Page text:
Envision a beach resort development that features the very best of all that KwaZulu-Natal’s North Coast has to offer. A prized spot of land thriving on our doorstep and competing with the likes of international luxury holiday destinations. That is the vision for the soon to be Tinley Town.

Located on KwaZulu-Natal’s northern coastline, just 10km north of the greater Ballito area, 25km north of King Shaka International Airport (KSIA) and 50km north of Durban is where you will find the area called Tinley. It is known for its sugar cane, an estuary and a stretch of beach that sits adjacent to Tinley Manor, a well-known seaside village. For a number of years, Tinley has flown under the radar whilst the surrounding areas have undergone numerous changes and facelifts. Managing Director of Tongaat Hulett Developments, Michael Deighton, recently chatted about the development project, saying “There is still a gap to be filled by a large-scale international resort operator. With essential infrastructure already in place and the potential to improve this concurrently with growth and demand, the region has proven itself as a desired destination and is poised to take on the mantle as the province’s next tourism and property hotspot”.

Plans for the town’s expansion have long been on the table. A beach resort for a major international brand is planned as the anchor for the new node, which will be a catalyst for further developments at Tinley, boasting kilometres of pristine coastline, lagoons, indigenous A key location on KwaZulu-Natal’s primary growth corridor between the ports of Durban and Richards Bay. The resort is said to be the first of its kind in Southern Africa and that Tinley is one of its northern development initiatives that held significant tourism potential. Together with the proposed new coastal resort, it said the new Tinley development node would cater to the international and domestic tourism markets, and also had the capacity for mixed-use development.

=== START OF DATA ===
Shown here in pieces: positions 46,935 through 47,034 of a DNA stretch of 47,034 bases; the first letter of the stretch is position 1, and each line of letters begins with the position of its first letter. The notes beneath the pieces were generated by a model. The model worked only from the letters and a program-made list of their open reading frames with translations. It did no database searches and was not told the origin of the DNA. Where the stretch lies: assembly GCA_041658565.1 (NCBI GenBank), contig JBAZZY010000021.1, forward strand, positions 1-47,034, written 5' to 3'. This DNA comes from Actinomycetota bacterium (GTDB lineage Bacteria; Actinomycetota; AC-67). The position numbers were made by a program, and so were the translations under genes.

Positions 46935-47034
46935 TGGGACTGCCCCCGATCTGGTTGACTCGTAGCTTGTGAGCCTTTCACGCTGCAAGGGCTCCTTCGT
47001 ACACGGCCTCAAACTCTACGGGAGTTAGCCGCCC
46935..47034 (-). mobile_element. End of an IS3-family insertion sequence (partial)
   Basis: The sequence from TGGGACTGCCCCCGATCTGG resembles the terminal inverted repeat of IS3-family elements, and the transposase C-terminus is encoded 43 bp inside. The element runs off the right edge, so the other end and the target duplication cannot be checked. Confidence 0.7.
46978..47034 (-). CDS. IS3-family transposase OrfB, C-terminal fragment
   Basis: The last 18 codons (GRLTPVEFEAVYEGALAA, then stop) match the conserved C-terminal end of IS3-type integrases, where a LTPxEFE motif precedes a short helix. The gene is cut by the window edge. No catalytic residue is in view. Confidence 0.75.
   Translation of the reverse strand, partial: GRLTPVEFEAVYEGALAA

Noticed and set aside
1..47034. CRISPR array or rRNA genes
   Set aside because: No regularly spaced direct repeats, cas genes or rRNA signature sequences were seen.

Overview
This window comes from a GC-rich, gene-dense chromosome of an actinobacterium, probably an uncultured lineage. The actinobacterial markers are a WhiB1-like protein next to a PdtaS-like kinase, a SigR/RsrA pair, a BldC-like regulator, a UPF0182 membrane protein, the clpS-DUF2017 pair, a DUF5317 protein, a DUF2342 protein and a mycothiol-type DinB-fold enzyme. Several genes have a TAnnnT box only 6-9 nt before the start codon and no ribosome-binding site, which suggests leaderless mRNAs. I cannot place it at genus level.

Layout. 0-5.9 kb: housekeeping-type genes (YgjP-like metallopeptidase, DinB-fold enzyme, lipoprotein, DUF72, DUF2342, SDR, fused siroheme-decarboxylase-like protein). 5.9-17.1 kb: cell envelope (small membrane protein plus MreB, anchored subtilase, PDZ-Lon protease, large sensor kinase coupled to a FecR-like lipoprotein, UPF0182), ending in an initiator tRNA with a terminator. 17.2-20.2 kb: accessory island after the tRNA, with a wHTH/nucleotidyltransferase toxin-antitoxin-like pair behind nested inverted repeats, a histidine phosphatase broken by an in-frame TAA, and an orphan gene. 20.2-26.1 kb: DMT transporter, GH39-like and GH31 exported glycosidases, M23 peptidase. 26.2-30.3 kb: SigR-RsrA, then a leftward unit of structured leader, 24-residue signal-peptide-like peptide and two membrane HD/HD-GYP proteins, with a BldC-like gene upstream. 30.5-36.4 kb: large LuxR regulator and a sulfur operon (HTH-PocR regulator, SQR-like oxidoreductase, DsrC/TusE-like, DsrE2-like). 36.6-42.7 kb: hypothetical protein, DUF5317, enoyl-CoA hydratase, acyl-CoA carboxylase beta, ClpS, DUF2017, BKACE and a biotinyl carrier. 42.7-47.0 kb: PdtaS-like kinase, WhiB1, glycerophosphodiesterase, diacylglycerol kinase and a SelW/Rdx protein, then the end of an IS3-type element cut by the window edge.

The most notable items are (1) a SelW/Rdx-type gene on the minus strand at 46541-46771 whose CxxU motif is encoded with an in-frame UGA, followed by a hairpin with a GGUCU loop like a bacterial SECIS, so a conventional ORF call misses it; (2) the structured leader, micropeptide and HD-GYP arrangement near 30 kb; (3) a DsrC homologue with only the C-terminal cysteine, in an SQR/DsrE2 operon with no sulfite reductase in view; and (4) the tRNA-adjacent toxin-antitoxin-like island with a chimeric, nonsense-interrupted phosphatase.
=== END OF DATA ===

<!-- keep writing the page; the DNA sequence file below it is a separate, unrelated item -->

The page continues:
It all seems quite simple. The new town is set to be aligned with the provincial government’s Tourism Master Plan and Tinley Town will serve as one of the many iconic key developments throughout KwaZulu-Natal that will capitalise on the province’s unique natural assets and boost its tourism offering. The development’s construction is said to provide an approximate 9 521 permanent jobs and 29 605 temporary construction jobs per annum during the development period.

Given its natural attractions, Tinley Town will offer a world of opportunities on KZN’s North Coast. The new town will be perfectly positioned for a range of residential products, as well as commercial, leisure and retail opportunities. With its neighbour, Ballito, the King Shaka Airport and the N2 highway in close proximity, both domestic and international tourists will find getting around a breeze. Making the North Coast more accessible, the King Shaka International Airport can currently accommodate 7.5 million passengers annually. With the advent of Zimbali Coastal Resort in the late 90s, areas north of Durban including uMhlanga, Ballito and Salt Rock have experienced unprecedented growth in the last three decades with significant return on investment. “With the residential and tourist boom and the commissioning of the King Shaka International Airport and Dube TradePort, other sectorsare now also thriving.